Most Active Stories
- Mary Fallin In A Close Contest With Joe Dorman For Reelection
- Bureau Of Narcotics: Object To Initiative To Legalize Marijuana But Prepare For Passage
- UPDATE: Fallin's Office Says Barresi Will Not Be Secretary Of Education
- Gov. Fallin Says Gay Marriage Ruling Tramples States' Rights
- Oklahoma's Chief Justice Warns Judges To Talk To Their Constituents
Fri March 21, 2014
Olympic Gold Turns Into A Lifetime Of Giving Back
When it was learned late last year that Tokyo was in the running to host the summer Olympics in 2020, Olympic gold medalist Billy Mills was excited. Mills won a gold medal in the 1964 Tokyo Olympics.
Mills, a member of the Ogalala Lakota Nation, remains the only American to win gold in the 10,000 meters track event, and his race was one of those historic upsets for the record books.
In 1964 Mills was an unknown, a Marine, and not favored to win the grueling event. But Mills defied the odds.
In the last moments of that historic race, Australian world record holder Ron Clarke famously shoved Mills to the side, leaving room for Tunisian distance runner Mohammed Gammoudi to briefly claim the lead. But with the finish line in sight, Mills came from behind and on the outside to win the race and claim the gold medal for his country – the first American to do so.
2014 marks fifty years since Mill’s victory in Tokyo, but the memories of those final moments on that track remain fresh in his mind.
“I've kept in touch with Mohammed Gammoudi,” Mills said. “A year ago, in London, we had lunch with Mohammed Gammoudi, his wife and daughter, Nadia.”
“She said, ‘My Dad wants me to tell you something Billy. My Daddy beat you one year before the Olympic Games and told you “more speed.” At the Olympic Games when you beat him, my Daddy said “too much speed” but my Daddy wants me to tell you this. He was so, so happy when you won the gold medal in 1964,” recounts Mills. “My Daddy told me you're an American Indian, and you were like an arrow being shot out of a bow...woooo! You go by my Daddy and you win and he was so happy. My Daddy said they way you won, it was so powerful (that) he knew that moment was yours. That was your moment.”
“Ron Clarke, shortly after the race made a comment to the newspapers that every once in a while, someone runs as if they have wings on their feet. I always felt that that moment was a gift to me,” said Mills.
Mills, at 75, keeps a busy speaking schedule and works for his organization Running Strong For American Indian Youth. Due to a downhill skiing accident, Mills no longer runs, but he keeps active.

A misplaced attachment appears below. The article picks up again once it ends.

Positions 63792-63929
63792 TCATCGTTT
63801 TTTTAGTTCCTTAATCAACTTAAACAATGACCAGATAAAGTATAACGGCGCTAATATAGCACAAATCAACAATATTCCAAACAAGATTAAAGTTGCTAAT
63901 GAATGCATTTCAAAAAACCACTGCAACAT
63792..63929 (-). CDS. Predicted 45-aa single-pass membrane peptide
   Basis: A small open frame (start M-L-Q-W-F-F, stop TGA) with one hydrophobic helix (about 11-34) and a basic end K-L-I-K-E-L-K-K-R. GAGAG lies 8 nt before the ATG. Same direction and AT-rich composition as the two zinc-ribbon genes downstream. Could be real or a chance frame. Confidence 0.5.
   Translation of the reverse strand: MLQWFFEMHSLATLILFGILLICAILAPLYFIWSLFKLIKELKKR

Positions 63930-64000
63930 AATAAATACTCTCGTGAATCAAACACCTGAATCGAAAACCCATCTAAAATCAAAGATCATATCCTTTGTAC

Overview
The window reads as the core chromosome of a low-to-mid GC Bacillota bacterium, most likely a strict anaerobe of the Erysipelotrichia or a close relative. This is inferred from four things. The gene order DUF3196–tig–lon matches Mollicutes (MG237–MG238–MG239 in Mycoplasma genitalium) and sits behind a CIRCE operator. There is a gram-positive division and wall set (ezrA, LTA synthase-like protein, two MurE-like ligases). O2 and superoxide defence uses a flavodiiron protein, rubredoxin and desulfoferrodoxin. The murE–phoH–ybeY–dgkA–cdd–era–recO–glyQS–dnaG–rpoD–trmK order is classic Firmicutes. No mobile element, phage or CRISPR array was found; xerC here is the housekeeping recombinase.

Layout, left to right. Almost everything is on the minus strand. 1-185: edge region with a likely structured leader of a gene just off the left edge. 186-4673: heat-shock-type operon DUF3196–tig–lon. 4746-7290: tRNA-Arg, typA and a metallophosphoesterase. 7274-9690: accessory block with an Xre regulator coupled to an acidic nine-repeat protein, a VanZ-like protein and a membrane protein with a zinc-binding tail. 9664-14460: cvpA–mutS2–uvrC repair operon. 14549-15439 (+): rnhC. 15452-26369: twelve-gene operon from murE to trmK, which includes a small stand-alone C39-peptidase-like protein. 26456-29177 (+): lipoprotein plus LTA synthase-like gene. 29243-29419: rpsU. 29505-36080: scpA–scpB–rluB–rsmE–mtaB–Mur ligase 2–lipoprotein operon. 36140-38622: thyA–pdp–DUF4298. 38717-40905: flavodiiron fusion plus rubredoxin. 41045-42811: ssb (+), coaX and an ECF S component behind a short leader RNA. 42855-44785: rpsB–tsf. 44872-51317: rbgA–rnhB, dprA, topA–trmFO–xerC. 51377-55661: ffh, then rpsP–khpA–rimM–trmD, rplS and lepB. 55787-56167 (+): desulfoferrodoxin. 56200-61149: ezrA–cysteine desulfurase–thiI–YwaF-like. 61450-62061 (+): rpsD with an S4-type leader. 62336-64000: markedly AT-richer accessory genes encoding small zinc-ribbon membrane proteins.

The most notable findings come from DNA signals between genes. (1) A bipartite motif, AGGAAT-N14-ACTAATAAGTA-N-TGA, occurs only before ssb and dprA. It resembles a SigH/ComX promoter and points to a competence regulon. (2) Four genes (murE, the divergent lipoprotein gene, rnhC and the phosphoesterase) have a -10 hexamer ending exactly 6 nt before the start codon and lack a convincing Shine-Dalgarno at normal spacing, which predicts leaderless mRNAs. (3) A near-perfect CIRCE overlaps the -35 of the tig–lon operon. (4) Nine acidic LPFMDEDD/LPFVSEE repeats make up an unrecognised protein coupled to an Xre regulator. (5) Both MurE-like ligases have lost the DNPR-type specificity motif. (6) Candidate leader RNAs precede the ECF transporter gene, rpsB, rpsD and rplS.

One year before the 1964 Olympic Games, Mills was diagnosed as hypoglycemic and border-line diabetic.
“There's no such thing as borderline diabetic so I'm hypoglycemic low blood sugar and I'm a type 2 diabetic. But most doctors tell me I'm not diabetic because of exercise, nutrition,” said Mills.
“Basically it’s in remission. I'm in to a quality lifestyle,” said Mills.
“I'm eating a minimum of 8 to 14 small helpings of vegetables and grains, an ounce or two of mixed nuts a day, of course the protein is easy to get,” said Mills. “I make sure I follow a nutritious diet, I do a lot of stretching and I do enough cardiovascular to maintain an anaerobic type exercise.”
In 2013, Mills was awarded the Presidential Citizens Medal. Soon thereafter the NCAA named a room after him in their headquarters - an honor reserved for only the very elite coaches and athletes. This month he will receive the highest award the NCAA gives, the Theodore Roosevelt Award.
“It made it an incredibly humbling 2013 and beginning of 2014 for me,” said Mills.
“All I was trying to do was take Native American cultures and values, extract out the virtues and the values that empower our culture, our tradition, our spirituality and transfer them to at first, my educational pursuit, and then an Olympic pursuit and then finally into a perpetual giveaway, a traditional giveaway,” said Mills.
“To have this national recognition, it’s overwhelming. I humbly tried to honor myself, so I could honor my tribe and by honoring my tribal nation, I brought honor to America,” added Mills.
KGOU relies on voluntary contributions from readers and listeners to further its mission of public service with arts and culture reporting for Oklahoma and beyond. To contribute to our efforts, make your donation online, or contact our Membership department.